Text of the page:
The Instigator
annanicole
Pro (for)
Tied
0 Points
The Contender
respectonslaverite
Con (against)
Tied
0 Points

A saved person, a Christian, may sin in such a way as to be eternally lost.

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Voting Style: Open Point System: 7 Point
Started: 3/27/2012 Category: Religion
Updated: 5 years ago Status: Post Voting Period
Viewed: 971 times Debate No: 22369
Debate Rounds (5)
Comments (7)
Votes (0)

 

annanicole

Pro

I am arguing against the typical Baptist position of "once saved, always saved. I will define the terms:

A saved person: one who is saved, not lost

A Christian: synonym for "saved person" or child of God

May sin: the possibility exists that this person may believe or commit acts contrary to God's law

Eternally lost: eventually wind up in hell

The historic Baptist position is that a child of God (once saved) cannot possibly ever be lost (always saved). Of course, I deny this.

First round acceptance only. 5 rounds, 24 hr response. During each round after the 1st, each disputant is permitted to submit three questions which his peer is to answer in his next post. No new lines of argumentation permitted in the last round.
respectonslaverite

Con

I do see where you are coming from in saying that a "saved" person can sin in such a way as to be eternally lost, however all religions that stem off of Christianity also say that our God is a forgiving God. I believe that no matter the extent or severity of the sin, God will forgive you. Take the parable of the prodigal son. In this parable, the eldest son asks his father for his inheritance because he is bored of working on the farm. The father gives him his inheritance and blessing, and sends him on his way. The eldest son goes and squanders the money on drinks and women, and ends up living with the pigs. He one day decides to go back to his father and beg for work as a stable boy, for it is better than his life with the pigs. However, he is scared that his father will be mad for tarnishing his reputation and squandering his money. However, when the father sees the son, he tells his servants to slaughter the fatted calf, and prepare a feast, saying "my son was lost and now he is found!" This all demonstrates that God's love is great enough, that no matter what we do, he will accept us back if we just turn to him. For when a shepherd loses one sheep, he will leave the others to go find, thus is our God, the shepherd, and sinners are the lost sheep.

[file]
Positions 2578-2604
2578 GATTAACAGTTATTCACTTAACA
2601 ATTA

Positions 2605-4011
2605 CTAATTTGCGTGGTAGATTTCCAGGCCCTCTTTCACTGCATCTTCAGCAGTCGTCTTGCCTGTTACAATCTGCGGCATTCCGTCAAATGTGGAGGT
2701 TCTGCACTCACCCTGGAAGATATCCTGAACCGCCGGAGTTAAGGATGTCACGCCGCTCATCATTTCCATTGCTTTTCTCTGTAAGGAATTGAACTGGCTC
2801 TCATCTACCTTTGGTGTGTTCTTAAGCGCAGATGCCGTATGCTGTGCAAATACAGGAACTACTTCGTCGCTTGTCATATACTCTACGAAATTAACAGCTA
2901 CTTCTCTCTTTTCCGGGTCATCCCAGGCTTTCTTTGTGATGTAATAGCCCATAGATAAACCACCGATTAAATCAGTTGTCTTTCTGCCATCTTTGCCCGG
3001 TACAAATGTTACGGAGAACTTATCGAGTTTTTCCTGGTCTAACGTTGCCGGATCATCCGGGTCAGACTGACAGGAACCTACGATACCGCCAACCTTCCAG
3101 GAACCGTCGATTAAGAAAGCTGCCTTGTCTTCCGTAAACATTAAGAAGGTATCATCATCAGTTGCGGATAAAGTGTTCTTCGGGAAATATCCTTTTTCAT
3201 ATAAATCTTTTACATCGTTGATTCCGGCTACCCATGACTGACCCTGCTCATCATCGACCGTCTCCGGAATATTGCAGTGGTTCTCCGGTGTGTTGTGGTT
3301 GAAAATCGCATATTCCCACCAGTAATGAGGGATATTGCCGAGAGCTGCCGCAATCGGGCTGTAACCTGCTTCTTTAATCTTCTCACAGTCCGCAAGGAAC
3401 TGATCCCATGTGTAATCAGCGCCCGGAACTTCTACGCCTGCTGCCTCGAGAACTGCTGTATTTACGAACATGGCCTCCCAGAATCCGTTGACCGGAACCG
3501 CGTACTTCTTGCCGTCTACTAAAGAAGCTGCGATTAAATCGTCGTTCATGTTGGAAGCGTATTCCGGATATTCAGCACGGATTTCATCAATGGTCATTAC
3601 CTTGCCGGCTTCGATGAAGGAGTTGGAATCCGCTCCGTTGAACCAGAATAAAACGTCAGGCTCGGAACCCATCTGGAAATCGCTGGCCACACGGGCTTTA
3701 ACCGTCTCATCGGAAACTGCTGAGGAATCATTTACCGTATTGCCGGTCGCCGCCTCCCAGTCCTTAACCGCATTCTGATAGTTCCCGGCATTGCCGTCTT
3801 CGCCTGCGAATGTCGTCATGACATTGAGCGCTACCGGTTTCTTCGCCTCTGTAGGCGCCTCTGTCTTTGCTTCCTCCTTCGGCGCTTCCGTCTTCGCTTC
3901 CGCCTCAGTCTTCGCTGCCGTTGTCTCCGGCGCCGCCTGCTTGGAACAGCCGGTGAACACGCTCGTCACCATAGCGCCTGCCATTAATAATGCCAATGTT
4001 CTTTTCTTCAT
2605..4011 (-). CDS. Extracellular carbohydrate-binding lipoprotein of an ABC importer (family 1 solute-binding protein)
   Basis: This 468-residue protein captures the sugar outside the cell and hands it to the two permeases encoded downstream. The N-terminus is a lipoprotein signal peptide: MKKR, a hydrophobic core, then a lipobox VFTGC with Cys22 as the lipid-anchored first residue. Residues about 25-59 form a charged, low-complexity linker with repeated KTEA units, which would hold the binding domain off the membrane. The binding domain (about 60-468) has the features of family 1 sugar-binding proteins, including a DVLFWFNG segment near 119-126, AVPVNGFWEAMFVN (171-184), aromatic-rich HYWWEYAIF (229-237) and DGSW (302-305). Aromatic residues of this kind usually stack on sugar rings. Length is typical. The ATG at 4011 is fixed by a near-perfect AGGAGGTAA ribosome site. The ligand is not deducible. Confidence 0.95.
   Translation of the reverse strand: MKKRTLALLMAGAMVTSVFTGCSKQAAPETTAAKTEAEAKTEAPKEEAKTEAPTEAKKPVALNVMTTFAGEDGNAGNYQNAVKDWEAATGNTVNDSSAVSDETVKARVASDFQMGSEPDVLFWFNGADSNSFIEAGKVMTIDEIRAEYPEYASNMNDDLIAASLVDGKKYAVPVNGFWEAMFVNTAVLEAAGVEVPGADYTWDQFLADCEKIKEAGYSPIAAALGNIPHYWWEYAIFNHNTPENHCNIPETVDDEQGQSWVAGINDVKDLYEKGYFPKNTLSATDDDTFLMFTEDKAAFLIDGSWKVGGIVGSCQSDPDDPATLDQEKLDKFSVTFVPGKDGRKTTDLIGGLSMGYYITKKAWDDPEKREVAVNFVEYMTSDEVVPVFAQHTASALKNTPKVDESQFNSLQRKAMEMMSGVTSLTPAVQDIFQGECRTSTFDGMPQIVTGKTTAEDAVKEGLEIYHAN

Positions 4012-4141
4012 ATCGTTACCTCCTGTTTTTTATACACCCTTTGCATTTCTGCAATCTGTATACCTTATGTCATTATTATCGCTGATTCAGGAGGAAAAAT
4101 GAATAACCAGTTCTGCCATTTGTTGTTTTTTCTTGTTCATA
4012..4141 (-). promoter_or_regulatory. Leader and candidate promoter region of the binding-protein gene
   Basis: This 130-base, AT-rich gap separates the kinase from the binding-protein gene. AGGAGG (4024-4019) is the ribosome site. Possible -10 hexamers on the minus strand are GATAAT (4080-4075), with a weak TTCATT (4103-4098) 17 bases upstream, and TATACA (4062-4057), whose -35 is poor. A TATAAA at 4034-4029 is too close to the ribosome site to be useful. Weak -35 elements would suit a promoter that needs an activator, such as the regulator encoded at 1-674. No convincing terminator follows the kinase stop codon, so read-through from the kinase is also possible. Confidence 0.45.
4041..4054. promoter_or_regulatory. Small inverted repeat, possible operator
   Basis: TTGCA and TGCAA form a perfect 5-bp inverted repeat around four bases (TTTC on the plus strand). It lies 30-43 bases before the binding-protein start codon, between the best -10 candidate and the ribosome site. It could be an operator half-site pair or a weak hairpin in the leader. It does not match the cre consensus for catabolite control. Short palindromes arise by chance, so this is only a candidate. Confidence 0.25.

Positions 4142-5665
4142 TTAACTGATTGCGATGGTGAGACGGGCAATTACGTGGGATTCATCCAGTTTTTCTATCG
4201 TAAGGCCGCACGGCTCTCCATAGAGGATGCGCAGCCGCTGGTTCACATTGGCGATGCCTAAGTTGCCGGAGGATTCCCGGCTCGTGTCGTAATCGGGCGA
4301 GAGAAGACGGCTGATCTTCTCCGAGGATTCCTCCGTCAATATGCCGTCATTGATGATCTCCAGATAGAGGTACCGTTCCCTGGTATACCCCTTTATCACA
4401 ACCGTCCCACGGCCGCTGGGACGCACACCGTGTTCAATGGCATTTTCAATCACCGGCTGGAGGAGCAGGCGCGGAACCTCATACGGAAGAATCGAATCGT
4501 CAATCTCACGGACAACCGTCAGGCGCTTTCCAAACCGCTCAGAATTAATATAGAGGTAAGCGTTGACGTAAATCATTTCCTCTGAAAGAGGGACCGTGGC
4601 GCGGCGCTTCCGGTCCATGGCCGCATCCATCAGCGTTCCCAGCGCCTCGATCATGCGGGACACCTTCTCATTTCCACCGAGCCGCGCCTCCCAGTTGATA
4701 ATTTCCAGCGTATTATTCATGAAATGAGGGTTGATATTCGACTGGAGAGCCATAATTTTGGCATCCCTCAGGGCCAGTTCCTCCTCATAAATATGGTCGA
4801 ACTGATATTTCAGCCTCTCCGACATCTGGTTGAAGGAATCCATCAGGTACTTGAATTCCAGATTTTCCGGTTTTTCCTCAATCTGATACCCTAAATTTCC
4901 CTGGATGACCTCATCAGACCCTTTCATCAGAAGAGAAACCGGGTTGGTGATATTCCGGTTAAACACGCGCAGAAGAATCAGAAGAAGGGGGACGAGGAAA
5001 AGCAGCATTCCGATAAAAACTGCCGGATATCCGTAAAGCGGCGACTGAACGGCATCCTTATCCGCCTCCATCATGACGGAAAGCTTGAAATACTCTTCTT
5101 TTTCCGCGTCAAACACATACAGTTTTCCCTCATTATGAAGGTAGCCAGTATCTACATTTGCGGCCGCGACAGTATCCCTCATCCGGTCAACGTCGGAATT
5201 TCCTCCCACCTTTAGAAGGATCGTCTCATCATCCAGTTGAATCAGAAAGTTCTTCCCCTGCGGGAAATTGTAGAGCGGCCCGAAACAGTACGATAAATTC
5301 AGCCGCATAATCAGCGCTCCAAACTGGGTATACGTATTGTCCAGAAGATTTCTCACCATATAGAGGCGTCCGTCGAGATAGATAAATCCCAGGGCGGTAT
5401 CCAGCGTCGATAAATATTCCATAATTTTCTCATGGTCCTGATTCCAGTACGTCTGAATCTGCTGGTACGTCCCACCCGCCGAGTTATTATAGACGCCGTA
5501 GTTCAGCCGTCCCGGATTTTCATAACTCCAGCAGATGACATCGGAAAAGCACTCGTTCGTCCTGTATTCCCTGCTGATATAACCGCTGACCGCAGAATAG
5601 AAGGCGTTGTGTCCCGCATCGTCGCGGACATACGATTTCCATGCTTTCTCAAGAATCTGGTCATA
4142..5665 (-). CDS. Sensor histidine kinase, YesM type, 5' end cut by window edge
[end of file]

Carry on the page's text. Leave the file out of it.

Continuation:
Debate Round No. 1
annanicole

Pro

Questions:

(1) What was the salvation status of King Saul up until the point of I Samuel 11: 6? And what was his status the point of his suicide?

(2) Does Heb 6: 4-6 describe a situation that actually happened or actually could happen?

(3) Does a believer - a saved believer - possess the free agency, the power of choice, to become an unbeliever?

I will submit, first of all, that a faithful child of God cannot be lost, but I predict the major difference, the major point in controvery will be this: "Can a man who believes today quit believing? Can his faith be severed? Can he depart from it? Can he have his faith overthrown? Can a saved person depart from the living God so as to wind up in unbelief?" Now, I think that will ultimately be the issue, and the negative is welcome to dispute that contention.

I will start slowly with a general warning: "Let him the standeth take heed lest he fall." (I Cor 10: 12) Warnings such as this always imply danger, and so I pose the simply question: if no danger of falling exists, why waste time with warnings?

1. I begin with the OT narrative concerning King Saul.

Point 1: King Saul was chosen. "Samuel said to all the people, See ye him whom the Lord hath chosen." (I Sam 10: 24)
Point 2: King Saul was anointed. "Samuel took a vial of oil, and poured it upon his head ... .the Lord hath anointed thee." (I Sam 10: 1)
Point 3: The Spirit of God was promised to come upon Saul. "And the Spirit of the LORD will come upon thee." (I Sam 10: 6)
Point 4: Likewise, the ability to prophesy was promised to Saul. "...and thou shalt prophesy with them." (I Sam 10: 6)
Point 5: Saul would be turned into 'another man.' "... and shalt be turned into another man." (I Sam 10: 6)
Point 6: Saul was given another heart. "God gave him another heart." (I Sam 10: 9)
Point 7: The other signs promised to Saul came to pass. "... and all those signs came to pass that day." (I Sam 10: 9)
Point 8: The Spirit of God came upon Saul. " .. the Spirit of God came upon him." (I Sam 10: 10)
Point 9: Saul prophesied. " ... he prophesied among them." (I Sam 10: 10)
Point 10: Again, the Spirit of God came upon Saul. (I Sam 11: 6)

I'll pause and state that no better description of a saved man exists: "chosen, anointed, given another heart, Spirit of God upon him, and able to prophesy." Surely any person who gave such an "experience" would be accepted into certain denominations. Alright, how did the whole affair turn out? As the story progresses, we find Saul in a sad state, disobedient, wicked and recreant, culminating in:

Point 11: The Spirit of God departed from Saul. "... the Spirit of the Lord departed from Saul." (I Sam 16: 14)
Point 12: An evil spirit was upon Saul. (I Sam 16: 23)
Point 13: The Lord departed from Saul (I Sam 18: 12)
Point 14: Among other things, Saul plotted murder (I Sam 18: 11)
Point 15: The Lord became Saul's enemy (I Sam 15: 24)
Point 16: The kingdom was taken from Saul, and Saul ultimately committed suicide.

Alright, points 11 - 16 describe everything but a saved man, and I left quite a bit out. Spirit-departed, God-forsaken Saul committed suicide, and according to the negative position, Saul was either (1) never saved or (2) saved and never lost. My position is that Saul simply and unfortunately confirms I Chron 28: 9, spoken to Solomon, "if thou seek him, he will be found of thee; but if thou forsake him, he will cast thee off forever." I truly anticipate seeing some sort of explanation of King Saul's "early" status versus his "later" status.

2. The behavior and consequences of national Israel are types and shadows for our Christian example. "These things happened unto them by way of example." And what is the example?